Universiteit Leiden

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Cervantes meets Archaeology: Forensic and archaeological research in the Trinitary cript in Madrid

Monday 28 November 2016
Van Steenis
Einsteinweg 2
2333 CC Leiden
Central hall

A conference in commemoration of the 4th century anniversary of Cervantes’s death.






 Luis Ríos

Children's health in the historic downtown of 19th Madrid: the infantile cemetery of the crypt of the Trinitarias Luis Ríos



Coffee break


 Almudena García-Rubio

Cervantes in the light of Archaeology: digging up in the crypt of the Trinitarias" Almudena García-Rubio



Vino Español


The Graduate School of Archaeology in Leiden and the Instituto Cervantes (Utrecht) organize the event “Cervantes meets Archaeology” to commemorate the 400th anniversary of the death of Cervantes, author of El Quijote (Don Quixote). The event will adopt an innovative approach to the figure of Cervantes from archaeological research, which is the common ground for all those who work in the Faculty of Archaeology. The event aims to contribute to the knowledge of the figure of Cervantes in the Netherlands and the most recent and ground-breaking archaeological research in Spain.

Laser reconstruction of the interior of the Trinitarian church in Madrid, includng the crypt of Cervantes.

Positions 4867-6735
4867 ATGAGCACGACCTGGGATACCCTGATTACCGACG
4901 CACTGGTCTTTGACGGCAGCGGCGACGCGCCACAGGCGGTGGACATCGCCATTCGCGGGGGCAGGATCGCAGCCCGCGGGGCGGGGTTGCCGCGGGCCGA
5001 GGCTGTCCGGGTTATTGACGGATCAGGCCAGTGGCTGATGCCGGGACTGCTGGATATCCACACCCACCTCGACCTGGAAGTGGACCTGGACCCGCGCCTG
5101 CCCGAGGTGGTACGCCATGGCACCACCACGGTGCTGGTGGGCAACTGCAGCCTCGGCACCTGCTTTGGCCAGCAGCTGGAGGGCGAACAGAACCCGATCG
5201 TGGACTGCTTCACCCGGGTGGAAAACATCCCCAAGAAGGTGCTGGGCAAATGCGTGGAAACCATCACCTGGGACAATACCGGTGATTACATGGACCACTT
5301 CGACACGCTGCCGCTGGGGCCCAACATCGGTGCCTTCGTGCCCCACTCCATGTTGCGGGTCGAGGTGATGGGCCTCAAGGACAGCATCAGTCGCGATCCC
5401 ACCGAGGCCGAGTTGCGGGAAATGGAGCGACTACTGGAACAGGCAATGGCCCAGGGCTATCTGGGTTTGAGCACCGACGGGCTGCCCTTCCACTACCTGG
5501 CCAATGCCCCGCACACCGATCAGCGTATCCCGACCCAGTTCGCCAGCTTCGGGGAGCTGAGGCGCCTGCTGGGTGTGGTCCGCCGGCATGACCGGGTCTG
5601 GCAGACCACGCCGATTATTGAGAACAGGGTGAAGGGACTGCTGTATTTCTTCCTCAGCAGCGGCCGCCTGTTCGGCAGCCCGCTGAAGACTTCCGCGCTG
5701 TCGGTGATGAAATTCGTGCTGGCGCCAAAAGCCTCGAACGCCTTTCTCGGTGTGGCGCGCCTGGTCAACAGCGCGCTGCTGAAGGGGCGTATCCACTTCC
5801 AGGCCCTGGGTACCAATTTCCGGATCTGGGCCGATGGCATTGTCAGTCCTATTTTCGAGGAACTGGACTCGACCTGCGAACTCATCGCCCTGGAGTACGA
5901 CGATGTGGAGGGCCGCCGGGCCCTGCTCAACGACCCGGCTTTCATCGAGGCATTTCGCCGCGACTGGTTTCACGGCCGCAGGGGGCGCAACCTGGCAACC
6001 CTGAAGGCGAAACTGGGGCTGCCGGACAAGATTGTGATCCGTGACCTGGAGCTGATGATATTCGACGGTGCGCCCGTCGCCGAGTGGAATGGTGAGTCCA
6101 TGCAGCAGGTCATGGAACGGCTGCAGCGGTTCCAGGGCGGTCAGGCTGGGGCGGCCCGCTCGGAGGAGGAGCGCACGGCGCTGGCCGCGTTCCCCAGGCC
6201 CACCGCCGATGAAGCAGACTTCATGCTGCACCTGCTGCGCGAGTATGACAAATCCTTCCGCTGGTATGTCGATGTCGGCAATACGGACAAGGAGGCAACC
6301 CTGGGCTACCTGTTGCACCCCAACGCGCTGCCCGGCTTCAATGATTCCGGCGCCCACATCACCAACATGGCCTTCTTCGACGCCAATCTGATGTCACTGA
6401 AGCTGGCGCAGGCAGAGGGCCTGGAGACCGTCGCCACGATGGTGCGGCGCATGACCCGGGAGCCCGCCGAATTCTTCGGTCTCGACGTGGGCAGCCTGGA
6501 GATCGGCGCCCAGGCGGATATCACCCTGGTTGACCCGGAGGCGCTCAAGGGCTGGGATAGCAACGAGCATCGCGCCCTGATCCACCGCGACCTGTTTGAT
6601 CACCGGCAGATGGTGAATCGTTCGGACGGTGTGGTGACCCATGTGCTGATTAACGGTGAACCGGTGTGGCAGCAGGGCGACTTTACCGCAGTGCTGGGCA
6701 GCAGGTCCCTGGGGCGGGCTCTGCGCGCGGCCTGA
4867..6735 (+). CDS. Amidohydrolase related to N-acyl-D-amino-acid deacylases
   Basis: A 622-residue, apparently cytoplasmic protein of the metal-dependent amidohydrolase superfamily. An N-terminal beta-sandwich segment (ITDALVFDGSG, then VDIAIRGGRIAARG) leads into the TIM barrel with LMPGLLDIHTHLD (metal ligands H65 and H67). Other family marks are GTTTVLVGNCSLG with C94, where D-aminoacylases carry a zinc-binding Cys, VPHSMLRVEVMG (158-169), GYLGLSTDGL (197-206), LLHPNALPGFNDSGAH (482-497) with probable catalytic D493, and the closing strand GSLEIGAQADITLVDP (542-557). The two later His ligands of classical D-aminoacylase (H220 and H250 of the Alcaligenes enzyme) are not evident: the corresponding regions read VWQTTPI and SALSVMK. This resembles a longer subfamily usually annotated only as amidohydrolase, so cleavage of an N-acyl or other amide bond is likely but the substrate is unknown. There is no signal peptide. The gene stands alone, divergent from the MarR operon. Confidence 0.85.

Almudena García will present a paper dedicated to the research on the crypt of the Trinitarian order, where Miguel de Cervantes was buried in 1616. However, due to the succession of constructions and alterations in the convent in later years, the exact location of the burial site was lost. In February 2015 an archaeological excavation took place in the crypt of the convent of the Trinitarian order to find this burial. During the course of excavation unexpected finds emerged. Furthermore, a field laboratory was installed to analyze the encountered skeletal remains. Contemporaneously, historical research was conducted in the archive of the convent, intended to bring to light unpublished documents. Thanks to the multidisciplinary collaboration between archaeologists, historians, anthropologists, forensic and other specialists it was possible to clarify what happened to the remains of Cervantes.

Luis Ríos will elaborate on other aspects of the excavation of the crypt to further explain the context of the research. He will present a 19th century infant cemetery found in the crypt. This find raises two questions that have to be addressed within the historical context of 19th century Madrid: the origin of the cemetery, and the etiology of rickets in the child population of the historical town. The origin of the cemetery could be related to the poor living conditions of the population of Madrid during most of the 19th century, causing several outbreaks of cholera, particularly deadly in 1834 and 1854. We present here the first attempt to integrate archival, archaeological and palaeo-pathological information in order to explain the presence of the cemetery and the high frequency of rickets.

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